Our tolerance for spicy food runs the gamut. Some of us taste a serrano pepper slice and run for a fire extinguisher. Others would happily drink a full bottle of hot sauce if table decorum allowed it. In fact, some people are so committed to capsaicin (the substance that makes food taste spicy) that they scour restaurants and grocery stores in search of the world's hottest chili peppers.
Capsaicin is a chemical irritant naturally found in fresh peppers. It's responsible for the insane heat level that we may experience when consuming the world's spiciest peppers and hottest hot sauces. In addition to powering spicy foods, capsaicin has been shown to offer health benefits, particularly when used to treat pain or itching. Research also suggests it may alter the expression of genes that would otherwise cause cancer. As such, there may be true value to eating the spiciest peppers in the world, assuming your stomach can take the heat.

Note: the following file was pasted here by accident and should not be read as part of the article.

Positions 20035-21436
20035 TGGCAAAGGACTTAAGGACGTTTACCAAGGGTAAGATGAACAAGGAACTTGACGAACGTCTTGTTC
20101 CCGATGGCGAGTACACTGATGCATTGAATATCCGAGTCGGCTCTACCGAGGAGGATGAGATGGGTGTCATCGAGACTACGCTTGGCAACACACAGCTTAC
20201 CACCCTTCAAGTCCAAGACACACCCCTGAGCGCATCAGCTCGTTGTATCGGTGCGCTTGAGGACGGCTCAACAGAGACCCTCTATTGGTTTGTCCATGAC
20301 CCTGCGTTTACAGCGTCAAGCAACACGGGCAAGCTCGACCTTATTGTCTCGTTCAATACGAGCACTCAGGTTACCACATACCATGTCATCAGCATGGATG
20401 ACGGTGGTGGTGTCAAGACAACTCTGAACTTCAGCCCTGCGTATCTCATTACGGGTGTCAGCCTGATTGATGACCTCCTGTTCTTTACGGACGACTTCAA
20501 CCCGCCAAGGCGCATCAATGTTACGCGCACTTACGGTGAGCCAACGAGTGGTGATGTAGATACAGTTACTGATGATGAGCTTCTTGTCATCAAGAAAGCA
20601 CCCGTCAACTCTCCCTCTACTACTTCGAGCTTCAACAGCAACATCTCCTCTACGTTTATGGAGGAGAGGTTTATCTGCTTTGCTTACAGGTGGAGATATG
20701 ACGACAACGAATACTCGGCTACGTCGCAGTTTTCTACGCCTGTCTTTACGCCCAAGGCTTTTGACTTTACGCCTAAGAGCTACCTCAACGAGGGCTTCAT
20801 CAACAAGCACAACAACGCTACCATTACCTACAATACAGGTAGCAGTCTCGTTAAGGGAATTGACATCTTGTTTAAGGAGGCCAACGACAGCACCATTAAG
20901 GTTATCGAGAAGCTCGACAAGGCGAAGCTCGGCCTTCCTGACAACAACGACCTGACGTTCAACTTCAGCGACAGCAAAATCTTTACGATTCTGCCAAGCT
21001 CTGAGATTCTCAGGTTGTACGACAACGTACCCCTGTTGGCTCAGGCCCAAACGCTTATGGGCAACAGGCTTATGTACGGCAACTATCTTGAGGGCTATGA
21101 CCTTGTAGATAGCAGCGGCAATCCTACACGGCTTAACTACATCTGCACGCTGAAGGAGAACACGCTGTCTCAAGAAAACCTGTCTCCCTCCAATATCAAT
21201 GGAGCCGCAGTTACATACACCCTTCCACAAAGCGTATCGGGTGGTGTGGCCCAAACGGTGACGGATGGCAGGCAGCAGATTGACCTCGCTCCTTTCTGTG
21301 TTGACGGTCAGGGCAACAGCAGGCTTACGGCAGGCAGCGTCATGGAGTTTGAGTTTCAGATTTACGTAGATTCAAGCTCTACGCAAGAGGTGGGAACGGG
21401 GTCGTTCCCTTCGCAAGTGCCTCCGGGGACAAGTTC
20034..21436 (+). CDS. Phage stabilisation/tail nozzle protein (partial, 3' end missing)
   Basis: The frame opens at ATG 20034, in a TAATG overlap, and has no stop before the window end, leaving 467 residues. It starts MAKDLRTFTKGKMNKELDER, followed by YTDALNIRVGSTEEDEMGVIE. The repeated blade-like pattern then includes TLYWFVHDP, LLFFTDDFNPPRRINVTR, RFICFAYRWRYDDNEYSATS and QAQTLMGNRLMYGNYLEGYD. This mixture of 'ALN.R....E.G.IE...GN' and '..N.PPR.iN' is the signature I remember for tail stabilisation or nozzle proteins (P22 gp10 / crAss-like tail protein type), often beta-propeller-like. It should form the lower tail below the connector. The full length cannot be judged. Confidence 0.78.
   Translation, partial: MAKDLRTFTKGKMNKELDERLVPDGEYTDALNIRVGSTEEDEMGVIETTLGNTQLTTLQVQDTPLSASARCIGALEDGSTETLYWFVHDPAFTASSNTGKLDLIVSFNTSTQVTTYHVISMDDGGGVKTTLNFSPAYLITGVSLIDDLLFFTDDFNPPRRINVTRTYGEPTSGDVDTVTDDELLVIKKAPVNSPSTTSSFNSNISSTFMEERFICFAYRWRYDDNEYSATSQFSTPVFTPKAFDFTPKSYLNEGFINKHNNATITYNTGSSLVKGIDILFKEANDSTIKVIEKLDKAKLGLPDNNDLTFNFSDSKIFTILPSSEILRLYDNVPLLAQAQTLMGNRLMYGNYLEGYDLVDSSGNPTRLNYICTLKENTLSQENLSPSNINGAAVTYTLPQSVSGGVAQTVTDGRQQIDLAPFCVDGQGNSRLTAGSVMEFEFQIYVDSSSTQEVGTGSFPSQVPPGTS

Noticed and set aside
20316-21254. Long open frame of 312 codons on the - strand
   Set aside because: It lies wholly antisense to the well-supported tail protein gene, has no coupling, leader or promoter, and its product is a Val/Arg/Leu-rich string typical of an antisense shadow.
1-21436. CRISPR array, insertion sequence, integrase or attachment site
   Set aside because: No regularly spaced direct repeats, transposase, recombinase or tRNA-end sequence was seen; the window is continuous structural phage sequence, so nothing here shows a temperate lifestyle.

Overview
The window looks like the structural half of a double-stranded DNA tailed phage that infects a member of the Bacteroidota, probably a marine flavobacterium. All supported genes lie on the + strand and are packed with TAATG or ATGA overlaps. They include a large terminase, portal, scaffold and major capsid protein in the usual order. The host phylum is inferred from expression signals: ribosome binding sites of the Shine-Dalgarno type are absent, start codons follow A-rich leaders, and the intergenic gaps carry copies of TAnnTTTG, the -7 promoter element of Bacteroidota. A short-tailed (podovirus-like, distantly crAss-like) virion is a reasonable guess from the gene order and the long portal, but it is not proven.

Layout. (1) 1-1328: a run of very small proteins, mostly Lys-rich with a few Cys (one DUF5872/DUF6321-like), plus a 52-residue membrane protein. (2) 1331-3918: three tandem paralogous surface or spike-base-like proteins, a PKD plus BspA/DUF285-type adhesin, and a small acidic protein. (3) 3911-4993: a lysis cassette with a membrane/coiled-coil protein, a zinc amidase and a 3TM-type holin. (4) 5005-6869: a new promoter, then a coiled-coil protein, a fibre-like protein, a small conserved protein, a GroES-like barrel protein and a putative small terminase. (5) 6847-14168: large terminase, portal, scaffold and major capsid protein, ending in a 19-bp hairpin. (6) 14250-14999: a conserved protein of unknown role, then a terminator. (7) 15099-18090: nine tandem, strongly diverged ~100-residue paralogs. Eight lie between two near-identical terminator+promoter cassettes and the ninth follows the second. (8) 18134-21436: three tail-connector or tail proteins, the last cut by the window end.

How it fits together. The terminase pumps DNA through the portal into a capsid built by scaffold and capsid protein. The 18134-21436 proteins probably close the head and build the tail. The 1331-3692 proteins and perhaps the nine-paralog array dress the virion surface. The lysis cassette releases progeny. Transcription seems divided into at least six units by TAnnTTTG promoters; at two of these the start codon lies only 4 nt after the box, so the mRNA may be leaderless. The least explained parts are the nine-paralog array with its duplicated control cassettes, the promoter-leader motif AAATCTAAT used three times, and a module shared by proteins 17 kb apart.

But what is the hottest pepper in the world? To determine that, we first need to understand what defines "hot."